Many investment adviser clients seek to facilitate payments and disbursements to third parties through a standing letter of instruction or other asset transfer authorization established with a qualified custodian (an “SLOI”).
Often, the SLOI will allow the qualified custodian to accept the investment adviser’s instructions to move money to third parties on the client’s behalf. This authority is limited to the terms of the SLOI and may generally be revoked by the client at any time.
For some time, there has been confusion in the industry as to whether the authority granted to the investment adviser by such a SLOI would mean that the investment adviser had “custody” of those assets under Rule 206(4)-2 (“Custody Rule”) under the Investment Advisers Act of 1940 (the “Advisers Act”). Generally, if the investment adviser is deemed to have custody of such client funds or securities, then it must obtain a surprise examination of client assets by an independent public accountant in order to comply with the Custody Rule.
A recent SEC No-Action Letter dated February 21, 2017 has provided some clarification and may require all advisers to revisit the SLOIs which may grant them such discretion: https://www.sec.gov/divisions/investment/noaction/2017/investment-adviser-association-022117-206-4.htm
The SEC indicated that since an investment adviser with power to dispose of client funds or securities for any purpose other than authorized trading generally has access to the client’s assets, an SLOI under these circumstances would constitute an arrangement under which an investment adviser is authorized to withdraw client funds or securities maintained with a qualified custodian upon its instruction to the qualified custodian. Thus, an investment adviser that enters into such an arrangement with its client would therefore have custody of client assets and would be required to comply with the Custody Rule.
Notwithstanding this view, staff of the Division of Investment Management indicated it would not recommend enforcement action to the Commission under Section 206(4) of, and Rule 206(4)-2 under, the Advisers Act against an investment adviser if that adviser does not obtain a surprise examination where it acts pursuant to such an arrangement under the following circumstances:
1. The client provides an instruction to the qualified custodian, in writing, that includes the client’s signature, the third party’s name, and either the third party’s address or the third party’s account number at a custodian to which the transfer should be directed.
2. The client authorizes the investment adviser, in writing, either on the qualified custodian’s form or separately, to direct transfers to the third party either on a specified schedule or from time to time.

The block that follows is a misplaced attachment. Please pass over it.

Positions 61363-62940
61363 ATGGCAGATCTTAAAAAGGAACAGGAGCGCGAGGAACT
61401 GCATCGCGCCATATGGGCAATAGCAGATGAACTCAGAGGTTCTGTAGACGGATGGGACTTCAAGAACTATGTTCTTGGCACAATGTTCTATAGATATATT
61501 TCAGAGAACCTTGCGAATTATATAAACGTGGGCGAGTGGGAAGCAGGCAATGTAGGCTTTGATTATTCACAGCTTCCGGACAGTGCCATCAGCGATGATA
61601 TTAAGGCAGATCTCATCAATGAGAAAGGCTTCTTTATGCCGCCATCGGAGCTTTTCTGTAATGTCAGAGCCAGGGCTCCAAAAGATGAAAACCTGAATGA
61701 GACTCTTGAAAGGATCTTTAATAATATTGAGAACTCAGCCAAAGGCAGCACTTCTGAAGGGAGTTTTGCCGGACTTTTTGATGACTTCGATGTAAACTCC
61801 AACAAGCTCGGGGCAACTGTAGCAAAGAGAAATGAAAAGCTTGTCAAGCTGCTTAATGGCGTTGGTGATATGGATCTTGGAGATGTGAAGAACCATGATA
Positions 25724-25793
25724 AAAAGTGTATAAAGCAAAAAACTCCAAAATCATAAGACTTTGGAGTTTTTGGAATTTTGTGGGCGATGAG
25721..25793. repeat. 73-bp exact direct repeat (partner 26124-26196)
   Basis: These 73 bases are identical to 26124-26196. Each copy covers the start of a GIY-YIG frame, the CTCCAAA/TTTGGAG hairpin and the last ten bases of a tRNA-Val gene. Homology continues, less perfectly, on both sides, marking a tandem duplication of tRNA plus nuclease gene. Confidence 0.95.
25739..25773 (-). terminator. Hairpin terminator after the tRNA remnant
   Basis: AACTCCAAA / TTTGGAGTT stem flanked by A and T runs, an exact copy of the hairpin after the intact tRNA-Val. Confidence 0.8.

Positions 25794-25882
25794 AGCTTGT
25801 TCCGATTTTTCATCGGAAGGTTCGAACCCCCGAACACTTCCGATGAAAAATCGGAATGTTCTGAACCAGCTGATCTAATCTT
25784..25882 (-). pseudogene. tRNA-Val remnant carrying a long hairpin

3. The client’s qualified custodian performs appropriate verification of the instruction, such as a signature review or other method to verify the client’s authorization, and provides a transfer of funds notice to the client promptly after each transfer.
4. The client has the ability to terminate or change the instruction to the client’s qualified custodian.
5. The investment adviser has no authority or ability to designate or change the identity of the third party, the address, or any other information about the third party contained in the client’s instruction.
6.The investment adviser maintains records showing that the third party is not a related party of the investment adviser or located at the same address as the investment adviser.
7. The client’s qualified custodian sends the client, in writing, an initial notice confirming the instruction and an annual notice reconfirming the instruction.
In order to allow investment advisers to review any SLOIs relating to client funds or securities, the SEC indicated that beginning with the adviser’s next annual updating amendment after October 1, 2017, it should include client assets that are subject to a SLOI that result in custody in its response to Item 9 of Form ADV.
Investment advisers (especially those advising SMAs) should immediately review any standing letters of instruction or other asset transfer authorizations established with a qualified custodian by their clients which grant authority to the adviser. Existing SLOIs which are implicated by this guidance from the SEC should be amended or terminated prior to the adviser’s next annual updating amendment (and ideally before October 1, 2017).
Please don’t hesitate to contact your Rich May Investment Management team if you have any questions or need assistance with SLOI issues
© 2017 by Rich May, P.C., Thomas H. Bilodeau III, Scott A. Stokes, and David Glod. All rights reserved. Disclaimer: This summary is provided for educational and informational purposes only and is not legal advice. Any specific questions about these topics should be directed to an attorney.